The players and coaches gathered in a huge circle Monday morning on one of LSU’s practice fields.

It was Big Cat time.

The drill goes like this: coach Les Miles calls out two players. They slam into each other in something like a helmeted duel. The last man standing wins.

It’s typically the kind of drill reserved for spring practice, something to get the blood stirring for days of seemingly endless workouts that at the time exist to serve a purpose which is a long way off.

It’s August now, and the challenge is quite real - and quite close at hand.

Four weeks from Saturday, LSU leaps into another duel, this one in Arlington, Texas, with the Oregon Ducks at Cowboys Stadium.

Many times, the Tigers open with an outmatched opponent intended to ease LSU into the season. Unlike the NFL with its preseason games and high schools with their jamborees, when college teams face the first kickoff everything counts.

This year you can count on both hands the combined ranking of LSU and Oregon and still have fingers left over. The Ducks are No. 3 in the preseason coaches’ poll, the Tigers No. 4.

The winner remains on a lofty perch as a national title contender. The loser isn’t knocked out - college football, of course, being a sport sans a playoff system - but there will be much work to do and no margin for error.

The stakes are high, and so correspondingly are the intensity levels of LSU’s practices. Hence the Big Cat drill. Hence the urgency with which the Tigers are pushed through their other practice routines.

“No doubt,” senior offensive guard Will Blackwell said. “We realize we’re taking on a big game to begin the season. We’re focused on our opponent and there’s more intensity going into the full camp.”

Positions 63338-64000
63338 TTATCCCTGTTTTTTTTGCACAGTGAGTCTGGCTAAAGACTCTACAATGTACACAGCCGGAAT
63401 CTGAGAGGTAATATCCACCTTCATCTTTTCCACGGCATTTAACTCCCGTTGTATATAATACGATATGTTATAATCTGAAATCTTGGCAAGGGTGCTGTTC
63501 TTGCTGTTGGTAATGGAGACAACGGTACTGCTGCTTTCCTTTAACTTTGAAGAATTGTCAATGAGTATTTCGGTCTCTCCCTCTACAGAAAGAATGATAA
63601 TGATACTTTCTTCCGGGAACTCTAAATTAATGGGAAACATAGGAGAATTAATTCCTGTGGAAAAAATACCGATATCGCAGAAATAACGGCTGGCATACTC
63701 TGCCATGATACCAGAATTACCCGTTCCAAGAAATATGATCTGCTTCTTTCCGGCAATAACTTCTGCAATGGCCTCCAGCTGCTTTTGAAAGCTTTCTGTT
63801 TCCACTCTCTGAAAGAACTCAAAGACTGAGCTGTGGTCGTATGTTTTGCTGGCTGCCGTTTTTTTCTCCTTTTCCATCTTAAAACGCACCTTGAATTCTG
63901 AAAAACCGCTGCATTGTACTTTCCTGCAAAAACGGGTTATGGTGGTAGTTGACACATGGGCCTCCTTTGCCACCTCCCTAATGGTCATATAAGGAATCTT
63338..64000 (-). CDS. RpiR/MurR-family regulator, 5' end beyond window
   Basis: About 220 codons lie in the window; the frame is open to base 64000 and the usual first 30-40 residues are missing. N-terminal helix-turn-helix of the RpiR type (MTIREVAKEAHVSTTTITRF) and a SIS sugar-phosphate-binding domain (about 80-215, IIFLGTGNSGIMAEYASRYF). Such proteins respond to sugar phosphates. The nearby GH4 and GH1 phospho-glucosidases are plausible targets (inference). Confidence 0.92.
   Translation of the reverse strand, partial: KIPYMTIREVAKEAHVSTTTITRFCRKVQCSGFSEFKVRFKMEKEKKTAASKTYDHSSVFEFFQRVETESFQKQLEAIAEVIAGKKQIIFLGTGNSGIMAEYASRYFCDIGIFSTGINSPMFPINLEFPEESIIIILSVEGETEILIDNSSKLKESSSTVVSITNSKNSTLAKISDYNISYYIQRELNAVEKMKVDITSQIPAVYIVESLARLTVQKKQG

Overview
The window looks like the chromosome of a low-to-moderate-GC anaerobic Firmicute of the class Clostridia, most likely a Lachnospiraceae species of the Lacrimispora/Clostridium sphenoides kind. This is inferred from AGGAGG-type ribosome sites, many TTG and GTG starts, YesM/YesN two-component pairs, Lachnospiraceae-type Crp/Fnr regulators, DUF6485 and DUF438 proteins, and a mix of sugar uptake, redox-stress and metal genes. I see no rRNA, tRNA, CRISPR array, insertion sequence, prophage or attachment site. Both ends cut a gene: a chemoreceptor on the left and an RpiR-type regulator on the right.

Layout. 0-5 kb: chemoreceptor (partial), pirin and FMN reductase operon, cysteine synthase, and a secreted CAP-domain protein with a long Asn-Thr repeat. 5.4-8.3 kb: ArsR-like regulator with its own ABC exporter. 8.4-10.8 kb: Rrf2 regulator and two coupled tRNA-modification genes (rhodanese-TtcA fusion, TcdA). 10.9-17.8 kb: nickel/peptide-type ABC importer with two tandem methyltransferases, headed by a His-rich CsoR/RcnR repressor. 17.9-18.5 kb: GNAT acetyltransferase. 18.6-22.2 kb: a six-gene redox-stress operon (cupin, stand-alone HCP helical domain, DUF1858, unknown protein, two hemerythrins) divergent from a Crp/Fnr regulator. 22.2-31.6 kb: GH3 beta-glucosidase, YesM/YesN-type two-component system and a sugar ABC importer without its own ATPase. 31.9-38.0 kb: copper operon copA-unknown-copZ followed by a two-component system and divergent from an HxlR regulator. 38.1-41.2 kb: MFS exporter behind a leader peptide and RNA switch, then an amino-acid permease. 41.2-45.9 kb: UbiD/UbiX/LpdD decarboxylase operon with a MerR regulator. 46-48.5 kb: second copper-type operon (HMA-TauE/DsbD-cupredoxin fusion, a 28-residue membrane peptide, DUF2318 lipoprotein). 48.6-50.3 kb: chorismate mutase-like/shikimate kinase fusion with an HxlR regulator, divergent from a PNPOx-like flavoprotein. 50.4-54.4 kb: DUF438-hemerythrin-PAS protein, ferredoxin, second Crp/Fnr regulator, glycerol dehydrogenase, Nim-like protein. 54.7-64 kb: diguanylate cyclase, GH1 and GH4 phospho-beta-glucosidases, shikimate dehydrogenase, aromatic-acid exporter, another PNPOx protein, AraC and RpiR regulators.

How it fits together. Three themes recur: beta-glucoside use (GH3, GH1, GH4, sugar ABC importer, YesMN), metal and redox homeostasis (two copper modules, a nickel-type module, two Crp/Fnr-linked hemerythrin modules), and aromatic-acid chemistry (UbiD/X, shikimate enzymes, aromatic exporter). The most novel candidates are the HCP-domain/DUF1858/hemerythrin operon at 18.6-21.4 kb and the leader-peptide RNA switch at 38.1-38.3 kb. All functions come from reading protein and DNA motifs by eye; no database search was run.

The Tigers took their preparations up another notch Monday, donning full pads for the first time in preseason drills.

The preparations for taking on Oregon and its fast break offense have long been in place, though.

The Ducks run a no huddle-type offense that typically renders the play clock obsolete. To simulate that, the LSU defense has been working against an offense that rotates in not one but three units to familiarize the Tigers with the speed of Oregon’s attack.

“We’re rotating fast, fast, fast,” senior strong safety Brandon Taylor said. “It’s nerve-wracking, but you’ve got to do it.”

Taylor said he remembers similar preparations for Auburn a couple of years ago.

“Two years ago, we played Auburn when they had a fast-paced offense,” he said, “but it (Oregon’s offense) is nothing like Auburn.”

There may also be little if any time for substitutions during Oregon offensive possessions. To that end, LSU’s safeties are cross training at each other’s positions.

“We’ve got four safeties rotating, each one learning both positions,” Taylor said. “Once one gets tired, the next one comes in. It’s just a right and a left. We’re not going to switch up because they play at such a fast tempo.”

“Fast tempo” could well be the catchphrase for all of LSU’s August operations.

No time for half measures or slow progressions. With what’s at stake in this season opener, they would serve little purpose.